FIV is a commonly diagnosed disease in NZ. It is thought that along with Australia, we have one of the highest rates in the world, due to a high cat population per capita, our cats living an indoor/outdoor lifestyle and a large population of feral cats living in a mild climate.
FIV is transmitted through saliva, with the majority of infections resulting from cat bites. Once infected, the cat remains infected for life. After contracting the disease, cats may show no symptoms for many years. However during this time, the immune system slowly deteriorates and eventually leads to cat AIDS, where the immune system becomes too weak to fight off other infections or diseases. Sadly, there is no cure for the FIV infection.
The prevalence in NZ is unknown, but it is thought that around 15% of all pet cats and up to 30% of feral cats have FIV! This varies between regions and unfortunately the prevalence of FIV in the Bay of Plenty is not known.
The good news is that Feline FIV and feline AIDs cannot be transmitted to people – it is species specific.
There are 5 known sub-types of FIV: A, B, C, D & E. In NZ, we mostly have subtypes A and C, with the bigger proportion being subtype C. There is a vaccine available to prevent FIV infection, however it was developed overseas and is for subtype A and D. It is thought that the vaccine gives protection for other subtypes, and this has been shown to be the case in Australia & Canada. However it hasn’t been studied in NZ on NZ subtypes, and so the level of protection offered is unknown. The vaccine company says 60% of cats given Fel-O-Vax FIV vaccine will be protected, but individual studies suggest it could be anywhere between 0 – 100%. The Fel-O-Vax FIV vaccine’s effectiveness in NZ therefore continues to be debated within the veterinary and pharmaceutical community.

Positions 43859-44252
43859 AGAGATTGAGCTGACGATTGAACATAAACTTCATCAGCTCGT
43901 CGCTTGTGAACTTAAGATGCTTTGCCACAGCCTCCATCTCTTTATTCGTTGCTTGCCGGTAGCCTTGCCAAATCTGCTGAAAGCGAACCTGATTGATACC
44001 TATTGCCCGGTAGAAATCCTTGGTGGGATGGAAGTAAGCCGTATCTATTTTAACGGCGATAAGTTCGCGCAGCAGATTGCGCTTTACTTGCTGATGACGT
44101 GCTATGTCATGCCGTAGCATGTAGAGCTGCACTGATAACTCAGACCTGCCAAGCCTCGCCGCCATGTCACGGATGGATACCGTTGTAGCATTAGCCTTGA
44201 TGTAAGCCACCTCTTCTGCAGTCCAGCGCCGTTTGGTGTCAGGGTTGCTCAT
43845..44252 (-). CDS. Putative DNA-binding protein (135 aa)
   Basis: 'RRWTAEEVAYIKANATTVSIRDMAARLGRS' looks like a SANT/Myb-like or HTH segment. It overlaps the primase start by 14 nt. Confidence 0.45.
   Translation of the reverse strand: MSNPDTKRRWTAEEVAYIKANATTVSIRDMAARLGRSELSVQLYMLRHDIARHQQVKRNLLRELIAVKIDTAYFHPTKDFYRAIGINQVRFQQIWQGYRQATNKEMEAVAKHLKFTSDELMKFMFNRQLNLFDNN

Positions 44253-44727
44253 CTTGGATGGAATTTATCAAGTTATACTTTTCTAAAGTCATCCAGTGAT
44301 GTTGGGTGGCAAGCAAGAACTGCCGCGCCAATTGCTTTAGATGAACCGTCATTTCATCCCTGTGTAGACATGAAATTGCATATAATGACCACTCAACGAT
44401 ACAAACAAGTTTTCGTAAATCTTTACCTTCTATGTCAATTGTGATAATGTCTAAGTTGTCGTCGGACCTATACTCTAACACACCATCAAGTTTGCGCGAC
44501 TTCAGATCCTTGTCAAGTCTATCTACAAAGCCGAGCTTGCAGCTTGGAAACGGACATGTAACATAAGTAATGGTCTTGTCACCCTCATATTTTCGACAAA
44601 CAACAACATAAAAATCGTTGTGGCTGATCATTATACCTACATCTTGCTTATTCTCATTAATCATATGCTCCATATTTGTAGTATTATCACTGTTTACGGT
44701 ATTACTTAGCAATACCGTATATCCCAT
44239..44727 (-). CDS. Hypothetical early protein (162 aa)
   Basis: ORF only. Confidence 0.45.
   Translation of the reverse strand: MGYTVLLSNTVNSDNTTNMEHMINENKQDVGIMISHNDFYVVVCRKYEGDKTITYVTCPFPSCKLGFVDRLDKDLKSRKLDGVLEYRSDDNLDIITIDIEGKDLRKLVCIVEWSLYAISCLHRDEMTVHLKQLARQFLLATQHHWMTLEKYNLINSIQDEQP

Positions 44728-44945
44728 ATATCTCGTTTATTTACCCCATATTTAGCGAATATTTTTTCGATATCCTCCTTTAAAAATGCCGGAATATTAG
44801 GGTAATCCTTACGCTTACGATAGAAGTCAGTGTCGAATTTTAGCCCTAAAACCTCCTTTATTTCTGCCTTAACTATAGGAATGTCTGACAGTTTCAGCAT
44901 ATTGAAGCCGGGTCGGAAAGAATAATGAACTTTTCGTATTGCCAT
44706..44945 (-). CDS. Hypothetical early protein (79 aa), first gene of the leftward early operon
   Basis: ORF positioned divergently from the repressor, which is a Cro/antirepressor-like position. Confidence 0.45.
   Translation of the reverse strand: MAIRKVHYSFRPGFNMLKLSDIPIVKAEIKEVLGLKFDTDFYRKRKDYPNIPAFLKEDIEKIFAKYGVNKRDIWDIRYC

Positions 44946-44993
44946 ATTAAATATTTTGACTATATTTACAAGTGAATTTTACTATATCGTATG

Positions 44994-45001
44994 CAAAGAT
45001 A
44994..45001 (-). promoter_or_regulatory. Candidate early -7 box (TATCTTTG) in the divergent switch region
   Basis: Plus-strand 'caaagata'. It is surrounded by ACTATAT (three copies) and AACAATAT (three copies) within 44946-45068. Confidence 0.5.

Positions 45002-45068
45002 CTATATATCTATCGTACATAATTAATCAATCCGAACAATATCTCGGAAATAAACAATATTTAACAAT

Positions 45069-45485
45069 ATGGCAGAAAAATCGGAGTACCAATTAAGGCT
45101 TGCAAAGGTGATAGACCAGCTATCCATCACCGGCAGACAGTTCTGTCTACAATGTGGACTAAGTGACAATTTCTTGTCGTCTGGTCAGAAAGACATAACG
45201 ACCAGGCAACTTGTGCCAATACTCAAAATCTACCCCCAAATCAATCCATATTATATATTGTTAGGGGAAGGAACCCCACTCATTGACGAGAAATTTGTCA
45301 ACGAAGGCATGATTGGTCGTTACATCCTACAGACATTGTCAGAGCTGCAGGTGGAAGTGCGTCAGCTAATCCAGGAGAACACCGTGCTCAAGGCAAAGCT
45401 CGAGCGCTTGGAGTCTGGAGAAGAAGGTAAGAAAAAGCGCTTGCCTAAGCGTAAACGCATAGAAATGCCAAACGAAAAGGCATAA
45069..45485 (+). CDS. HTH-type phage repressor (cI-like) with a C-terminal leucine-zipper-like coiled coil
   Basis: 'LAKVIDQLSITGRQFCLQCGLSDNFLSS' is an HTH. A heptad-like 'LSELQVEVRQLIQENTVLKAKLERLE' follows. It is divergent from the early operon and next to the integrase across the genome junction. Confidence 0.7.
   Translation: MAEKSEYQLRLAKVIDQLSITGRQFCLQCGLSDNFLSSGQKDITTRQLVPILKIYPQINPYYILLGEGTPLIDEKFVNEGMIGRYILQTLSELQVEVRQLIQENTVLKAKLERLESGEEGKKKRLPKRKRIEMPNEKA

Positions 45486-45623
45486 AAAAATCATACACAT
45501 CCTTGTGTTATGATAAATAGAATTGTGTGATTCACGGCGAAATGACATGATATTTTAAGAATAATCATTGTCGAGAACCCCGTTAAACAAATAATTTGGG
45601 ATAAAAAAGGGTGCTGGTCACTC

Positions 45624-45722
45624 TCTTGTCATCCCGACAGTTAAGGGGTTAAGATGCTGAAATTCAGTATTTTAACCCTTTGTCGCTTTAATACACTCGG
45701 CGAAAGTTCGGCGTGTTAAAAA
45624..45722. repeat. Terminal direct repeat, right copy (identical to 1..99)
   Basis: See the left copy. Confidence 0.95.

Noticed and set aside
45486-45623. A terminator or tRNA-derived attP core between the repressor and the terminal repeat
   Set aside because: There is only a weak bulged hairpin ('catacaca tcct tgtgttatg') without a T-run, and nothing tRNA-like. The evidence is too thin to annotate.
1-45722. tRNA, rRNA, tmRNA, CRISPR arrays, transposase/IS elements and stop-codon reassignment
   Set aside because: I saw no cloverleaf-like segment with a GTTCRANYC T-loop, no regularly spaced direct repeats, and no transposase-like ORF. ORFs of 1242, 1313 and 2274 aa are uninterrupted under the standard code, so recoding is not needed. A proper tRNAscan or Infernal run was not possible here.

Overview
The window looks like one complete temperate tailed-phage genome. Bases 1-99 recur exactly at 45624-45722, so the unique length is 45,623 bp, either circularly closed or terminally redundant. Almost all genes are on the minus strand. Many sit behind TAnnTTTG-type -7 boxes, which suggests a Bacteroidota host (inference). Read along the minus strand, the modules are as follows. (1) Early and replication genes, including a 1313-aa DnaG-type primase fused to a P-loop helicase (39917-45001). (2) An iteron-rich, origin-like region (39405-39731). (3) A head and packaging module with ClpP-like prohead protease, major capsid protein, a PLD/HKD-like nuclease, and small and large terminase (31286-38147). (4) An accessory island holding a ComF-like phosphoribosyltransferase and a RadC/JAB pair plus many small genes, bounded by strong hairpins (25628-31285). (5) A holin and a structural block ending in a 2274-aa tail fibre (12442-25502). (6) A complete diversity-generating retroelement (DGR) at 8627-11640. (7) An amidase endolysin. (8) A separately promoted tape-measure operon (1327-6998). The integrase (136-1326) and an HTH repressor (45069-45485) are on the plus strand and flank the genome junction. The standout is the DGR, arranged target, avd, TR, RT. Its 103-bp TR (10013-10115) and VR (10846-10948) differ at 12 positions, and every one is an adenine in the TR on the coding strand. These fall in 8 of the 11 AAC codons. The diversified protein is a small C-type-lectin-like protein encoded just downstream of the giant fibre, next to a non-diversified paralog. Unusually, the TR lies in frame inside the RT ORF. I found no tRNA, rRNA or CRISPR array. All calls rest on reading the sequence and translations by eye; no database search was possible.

A study is currently underway at Massey University on NZ FIV-vaccinated cats, aiming to show the level of protection provided by the vaccine against the NZ strains of FIV.
An FIV vaccination course involves 3 vaccinations, 2-4 weeks apart and then a yearly booster vaccination. These can be given at the same time as the core vaccinations.
There is no cure for FIV – although not proven to work on NZ FIV subtypes, FIV vaccination is a cats only possible protection (other than being kept indoors or isolated from other cats).
As the in-house FIV test cannot distinguish between a cat that is vaccinated for FIV and a cat that has the FIV infection, cats require a blood test before they are vaccinated, to ensure they don’t already have the FIV infection.
It is also recommended that cats which are vaccinated for FIV are microchipped and put on the national database, so that if they ever went missing or were rehomed, their positive FIV test result could be determined to be due to vaccination, not the FIV disease.
We are currently encouraging testing of our feline patients to ensure optimal health care for those patients that have contracted the disease, to help prevent its spread and to build up a picture of how common the disease is in our area.
Nina Smith: BVSc